Greg Kaufmann is the former poverty correspondent to The Nation and a current contributor. He is a senior fellow at the Center of American Progress and editor of TalkPoverty.org. Through his writing he seeks to increase media coverage of poverty, share new research, elevate the voices of people living in poverty and offer readers opportunities to get involved with organizations working to eradicate poverty. Melissa Harris-Perry called Greg “one of the most consistent voices on poverty in America.” Greg has spoken at numerous conferences and been a guest on Moyers & Company, MSNBC’s Melissa Harris-Perry, Tavis Smiley on PBS, NPR, and radio talk shows across the United States. His work has also been featured on CBSNews.com, NPR.org, WashingtonPost.com, and BusinessInsider.com. He serves as an advisor for Barbara Ehrenreich’s Economic Hardship Reporting Project. He graduated from Dickinson College and studied creative writing at Miami University (Ohio). He lives in his hometown of Washington, DC, with his wife, son and two daughters.
230,000 long-term unemployed workers lost their benefits on Sunday and the system is about to get a whole lot worse.
Republicans vote to protect every dollar in the defense budget, and every tax loophole for the wealthy, while gutting vital programs that help the vulnerable.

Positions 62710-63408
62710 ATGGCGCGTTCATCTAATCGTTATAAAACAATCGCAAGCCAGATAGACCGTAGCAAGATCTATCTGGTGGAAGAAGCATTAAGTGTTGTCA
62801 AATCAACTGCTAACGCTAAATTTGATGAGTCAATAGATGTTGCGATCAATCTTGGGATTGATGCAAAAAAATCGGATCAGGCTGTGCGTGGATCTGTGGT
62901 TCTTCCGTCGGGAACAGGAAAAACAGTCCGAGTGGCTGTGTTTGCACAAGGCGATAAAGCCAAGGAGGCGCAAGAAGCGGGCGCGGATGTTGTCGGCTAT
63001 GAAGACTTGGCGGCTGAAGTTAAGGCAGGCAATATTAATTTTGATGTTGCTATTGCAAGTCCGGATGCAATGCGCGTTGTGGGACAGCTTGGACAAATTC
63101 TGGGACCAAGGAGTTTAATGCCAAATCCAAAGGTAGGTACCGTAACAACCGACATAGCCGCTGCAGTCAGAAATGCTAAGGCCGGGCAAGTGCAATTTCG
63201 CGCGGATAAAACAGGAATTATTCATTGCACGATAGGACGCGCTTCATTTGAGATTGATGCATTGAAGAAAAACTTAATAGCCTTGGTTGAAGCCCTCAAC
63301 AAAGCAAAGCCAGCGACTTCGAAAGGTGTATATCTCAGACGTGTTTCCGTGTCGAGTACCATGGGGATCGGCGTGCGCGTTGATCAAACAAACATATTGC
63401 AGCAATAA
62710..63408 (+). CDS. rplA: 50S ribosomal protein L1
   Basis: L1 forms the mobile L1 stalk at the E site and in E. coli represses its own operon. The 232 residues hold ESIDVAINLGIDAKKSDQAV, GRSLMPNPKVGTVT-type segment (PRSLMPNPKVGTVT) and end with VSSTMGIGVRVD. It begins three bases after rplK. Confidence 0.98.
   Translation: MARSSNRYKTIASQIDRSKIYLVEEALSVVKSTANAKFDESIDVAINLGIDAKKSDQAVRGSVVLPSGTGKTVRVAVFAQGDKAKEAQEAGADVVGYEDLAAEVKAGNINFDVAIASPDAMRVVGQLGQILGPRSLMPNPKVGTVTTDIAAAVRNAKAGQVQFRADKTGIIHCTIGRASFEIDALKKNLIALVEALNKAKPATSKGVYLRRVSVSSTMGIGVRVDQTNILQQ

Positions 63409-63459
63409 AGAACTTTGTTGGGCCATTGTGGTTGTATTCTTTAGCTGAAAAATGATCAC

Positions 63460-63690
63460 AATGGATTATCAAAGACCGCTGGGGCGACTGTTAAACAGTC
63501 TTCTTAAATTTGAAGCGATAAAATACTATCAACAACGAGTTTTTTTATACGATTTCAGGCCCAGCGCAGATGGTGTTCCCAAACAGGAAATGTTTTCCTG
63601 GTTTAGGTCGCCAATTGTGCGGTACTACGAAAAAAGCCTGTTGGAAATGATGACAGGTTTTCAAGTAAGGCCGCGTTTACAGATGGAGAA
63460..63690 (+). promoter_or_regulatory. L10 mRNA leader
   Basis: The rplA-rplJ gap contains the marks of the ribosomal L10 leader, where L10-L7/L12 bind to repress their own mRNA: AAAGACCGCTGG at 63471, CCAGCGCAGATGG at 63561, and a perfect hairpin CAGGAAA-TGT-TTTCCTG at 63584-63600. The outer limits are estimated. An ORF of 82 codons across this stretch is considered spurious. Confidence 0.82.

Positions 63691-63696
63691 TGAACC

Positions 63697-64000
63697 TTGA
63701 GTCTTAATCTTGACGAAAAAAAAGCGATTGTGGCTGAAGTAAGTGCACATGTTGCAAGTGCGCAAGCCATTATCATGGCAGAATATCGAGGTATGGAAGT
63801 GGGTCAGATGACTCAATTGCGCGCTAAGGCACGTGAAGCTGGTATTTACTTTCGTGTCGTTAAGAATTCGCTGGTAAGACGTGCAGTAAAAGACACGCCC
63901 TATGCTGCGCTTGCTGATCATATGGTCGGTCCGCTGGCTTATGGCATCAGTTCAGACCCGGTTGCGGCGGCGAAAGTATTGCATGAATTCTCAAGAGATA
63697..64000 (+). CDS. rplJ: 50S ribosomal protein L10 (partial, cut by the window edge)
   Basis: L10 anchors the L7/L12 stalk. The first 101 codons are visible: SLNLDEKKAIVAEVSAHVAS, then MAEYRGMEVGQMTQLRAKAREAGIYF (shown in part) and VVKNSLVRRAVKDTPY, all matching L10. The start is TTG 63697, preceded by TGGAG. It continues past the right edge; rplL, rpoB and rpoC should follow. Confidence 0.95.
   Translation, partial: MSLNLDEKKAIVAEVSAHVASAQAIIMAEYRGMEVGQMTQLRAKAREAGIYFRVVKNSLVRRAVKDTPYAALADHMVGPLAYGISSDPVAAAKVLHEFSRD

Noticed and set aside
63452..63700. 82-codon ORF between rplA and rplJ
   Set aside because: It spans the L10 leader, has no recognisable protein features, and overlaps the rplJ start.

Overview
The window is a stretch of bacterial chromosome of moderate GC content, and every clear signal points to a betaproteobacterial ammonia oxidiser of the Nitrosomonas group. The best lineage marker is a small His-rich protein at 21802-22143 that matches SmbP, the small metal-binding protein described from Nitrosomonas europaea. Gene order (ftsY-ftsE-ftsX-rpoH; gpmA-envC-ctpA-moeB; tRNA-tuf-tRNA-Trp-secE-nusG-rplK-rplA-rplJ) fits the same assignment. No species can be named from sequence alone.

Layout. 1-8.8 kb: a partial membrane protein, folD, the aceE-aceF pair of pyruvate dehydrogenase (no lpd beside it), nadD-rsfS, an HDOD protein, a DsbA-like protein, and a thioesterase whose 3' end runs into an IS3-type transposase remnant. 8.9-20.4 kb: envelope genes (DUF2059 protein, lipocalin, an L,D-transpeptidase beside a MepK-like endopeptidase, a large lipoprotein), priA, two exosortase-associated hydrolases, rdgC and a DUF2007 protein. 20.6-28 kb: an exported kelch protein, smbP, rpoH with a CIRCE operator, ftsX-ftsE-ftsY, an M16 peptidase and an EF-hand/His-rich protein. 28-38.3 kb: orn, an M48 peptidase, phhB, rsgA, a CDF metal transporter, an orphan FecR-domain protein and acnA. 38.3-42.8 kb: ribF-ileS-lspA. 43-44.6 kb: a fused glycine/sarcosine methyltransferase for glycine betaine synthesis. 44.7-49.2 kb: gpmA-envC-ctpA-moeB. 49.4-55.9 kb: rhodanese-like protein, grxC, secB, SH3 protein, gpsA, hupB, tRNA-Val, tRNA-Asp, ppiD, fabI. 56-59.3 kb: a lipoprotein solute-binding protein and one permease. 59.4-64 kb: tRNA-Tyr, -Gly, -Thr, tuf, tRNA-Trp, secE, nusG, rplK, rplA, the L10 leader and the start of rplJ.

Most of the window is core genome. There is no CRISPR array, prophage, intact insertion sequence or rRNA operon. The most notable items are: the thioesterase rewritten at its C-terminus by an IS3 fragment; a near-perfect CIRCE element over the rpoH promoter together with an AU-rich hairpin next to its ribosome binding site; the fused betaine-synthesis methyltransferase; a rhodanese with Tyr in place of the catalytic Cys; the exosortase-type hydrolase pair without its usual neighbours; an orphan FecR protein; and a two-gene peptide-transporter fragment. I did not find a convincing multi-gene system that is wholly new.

On the heels of a gathering in Philadelphia, anti-poverty advocates and people living in poverty pursue a new course to end poverty.
The struggle to fund cash assistance in Illinois is a case study in what's wrong with the TANF block grant.
Georgia does its damndest to get to zero welfare recipients, and California decides whether poor pregnant women should receive aid before their third trimester.
Nearly 70,000 Pennsylvanians depend on General Assistance, the safety net of last resort. Governor Tom Corbett wants the program eliminated.
Fresno adopts a policy of seizing and destroying homeless residents' property and a local legal services non-profit fights back.
The congressman’s moral rhetoric doesn't square with his cruel budget.